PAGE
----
clock menu more-arrow no yes

Filed under:

Steve Clifford and Orlando Magic mutually agree to part ways

New, comments

Clifford went 96-131 in three seasons with Orlando

Orlando Magic v Chicago Bulls Photo by Jonathan Daniel/Getty Images

A year of change continues for the Orlando Magic.

Steve Clifford and the Magic have mutually agreed to part ways, the team announced on Saturday.

“We would like to thank Steve for his contributions to the Orlando Magic,” President of Basketball Operations Jeff Weltman said in a statement. “We appreciate the many sacrifices he has made as our head coach and understand the timeline of our new path does not align with his goals as a head coach in our league.”

Clifford, a former Orlando assistant under Stan Van Gundy during the Magic’s glory days, was named Magic coach in May of 2018, bringing stability to an organization that since 2012 had gone from Van Gundy to Jacque Vaughn to Scott Skiles to Frank Vogel. Clifford spent three seasons with the Magic, going 96-131. In his first season with the team, he helped guide them back to the postseason after going 42-40 to win the Southeast Division title and end Orlando’s seven-year playoff drought. It was a 17-win improvement from the previous season under Vogel, the top turnaround in the league that season.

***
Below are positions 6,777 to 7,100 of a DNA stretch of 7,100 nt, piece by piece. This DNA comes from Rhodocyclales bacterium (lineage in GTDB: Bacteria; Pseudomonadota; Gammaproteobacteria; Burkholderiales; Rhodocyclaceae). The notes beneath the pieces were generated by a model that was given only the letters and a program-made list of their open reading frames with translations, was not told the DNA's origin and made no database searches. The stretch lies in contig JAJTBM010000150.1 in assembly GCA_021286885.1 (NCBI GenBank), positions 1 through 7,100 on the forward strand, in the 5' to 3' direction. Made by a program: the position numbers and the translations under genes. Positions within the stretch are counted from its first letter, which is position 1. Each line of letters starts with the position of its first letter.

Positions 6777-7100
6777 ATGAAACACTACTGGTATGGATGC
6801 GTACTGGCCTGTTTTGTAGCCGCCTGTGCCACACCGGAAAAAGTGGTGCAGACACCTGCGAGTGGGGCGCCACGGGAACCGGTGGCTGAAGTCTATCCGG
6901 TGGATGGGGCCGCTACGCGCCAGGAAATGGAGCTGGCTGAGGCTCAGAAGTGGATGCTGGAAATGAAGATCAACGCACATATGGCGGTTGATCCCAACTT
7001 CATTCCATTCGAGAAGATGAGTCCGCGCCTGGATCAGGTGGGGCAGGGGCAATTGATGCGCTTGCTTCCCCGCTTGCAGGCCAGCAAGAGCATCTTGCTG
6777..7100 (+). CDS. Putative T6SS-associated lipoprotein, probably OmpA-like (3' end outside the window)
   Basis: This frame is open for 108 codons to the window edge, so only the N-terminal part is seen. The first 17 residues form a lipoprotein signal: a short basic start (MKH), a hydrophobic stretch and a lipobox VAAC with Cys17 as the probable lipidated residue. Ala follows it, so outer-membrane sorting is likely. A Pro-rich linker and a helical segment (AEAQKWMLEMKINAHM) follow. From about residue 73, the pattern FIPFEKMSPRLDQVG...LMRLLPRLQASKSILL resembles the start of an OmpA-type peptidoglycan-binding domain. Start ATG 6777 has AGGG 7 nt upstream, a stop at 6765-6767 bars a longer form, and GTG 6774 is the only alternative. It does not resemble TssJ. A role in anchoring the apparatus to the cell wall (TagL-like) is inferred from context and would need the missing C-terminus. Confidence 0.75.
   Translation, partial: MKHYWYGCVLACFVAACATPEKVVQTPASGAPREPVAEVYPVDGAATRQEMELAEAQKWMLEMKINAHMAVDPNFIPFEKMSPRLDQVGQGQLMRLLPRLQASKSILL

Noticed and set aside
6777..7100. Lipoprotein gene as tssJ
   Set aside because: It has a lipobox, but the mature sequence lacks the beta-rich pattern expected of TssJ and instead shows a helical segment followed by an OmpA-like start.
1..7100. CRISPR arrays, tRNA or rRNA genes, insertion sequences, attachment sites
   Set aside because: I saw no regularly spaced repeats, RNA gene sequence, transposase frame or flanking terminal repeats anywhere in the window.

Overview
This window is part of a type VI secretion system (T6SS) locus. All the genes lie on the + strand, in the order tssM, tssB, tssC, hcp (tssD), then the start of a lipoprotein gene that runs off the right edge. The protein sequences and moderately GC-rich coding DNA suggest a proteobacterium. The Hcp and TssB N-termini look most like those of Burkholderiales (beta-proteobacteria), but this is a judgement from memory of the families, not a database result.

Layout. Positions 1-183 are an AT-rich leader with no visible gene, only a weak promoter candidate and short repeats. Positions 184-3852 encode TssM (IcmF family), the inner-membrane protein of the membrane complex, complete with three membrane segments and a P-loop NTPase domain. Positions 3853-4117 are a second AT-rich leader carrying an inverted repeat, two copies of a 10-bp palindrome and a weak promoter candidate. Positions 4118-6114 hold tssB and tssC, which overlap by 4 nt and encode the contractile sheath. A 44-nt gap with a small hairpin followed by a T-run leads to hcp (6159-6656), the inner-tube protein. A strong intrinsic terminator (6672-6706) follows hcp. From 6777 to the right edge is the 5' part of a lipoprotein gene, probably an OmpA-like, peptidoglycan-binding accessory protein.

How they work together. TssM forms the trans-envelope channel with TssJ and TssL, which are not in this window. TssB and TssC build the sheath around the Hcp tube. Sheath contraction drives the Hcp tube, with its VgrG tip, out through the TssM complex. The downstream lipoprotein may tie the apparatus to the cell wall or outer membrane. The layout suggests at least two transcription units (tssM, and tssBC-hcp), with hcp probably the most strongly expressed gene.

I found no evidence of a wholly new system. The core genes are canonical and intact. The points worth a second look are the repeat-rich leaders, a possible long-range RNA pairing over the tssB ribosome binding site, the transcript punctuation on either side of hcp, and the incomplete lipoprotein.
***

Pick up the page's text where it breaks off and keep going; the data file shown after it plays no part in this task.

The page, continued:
The Magic again made the postseason the next season, falling in five games in the first round for the second consecutive year.

The Magic got off to a 4-0 start during the 2020-2021 season before injury derailed the season, leading to a fire sale that broke up the long time core of Nikola Vucevic, Aaron Gordon and Evan Fournier. The Magic finished with a 21-51 record, third worst in the league.

Clifford was entering the final year of his deal, and seemed to be safe for the time being after seemingly squeezing every drop of an injury-ravaged Magic team last season.

But based on Weltman’s comment, the Magic’s rebuild doesn’t align with the plans of the 59-year-old Clifford, who could have been looking for an extension to avoid lame-duck status in his final year, or who simply could be looking for an opportunity with a contender.

Player development will be the primary objective for the next Magic coach, and that has not exactly been Clifford’s biggest strength. But he did bring discipline and a defensive mindset to the Magic that helped temporarily eliminate their post-Dwight Howard futility.

“I would like to thank the DeVos family, Magic leadership and the entire staff, and certainly wish everyone well,” Clifford said in a statement. “It’s been an honor and privilege to coach this team in this community.”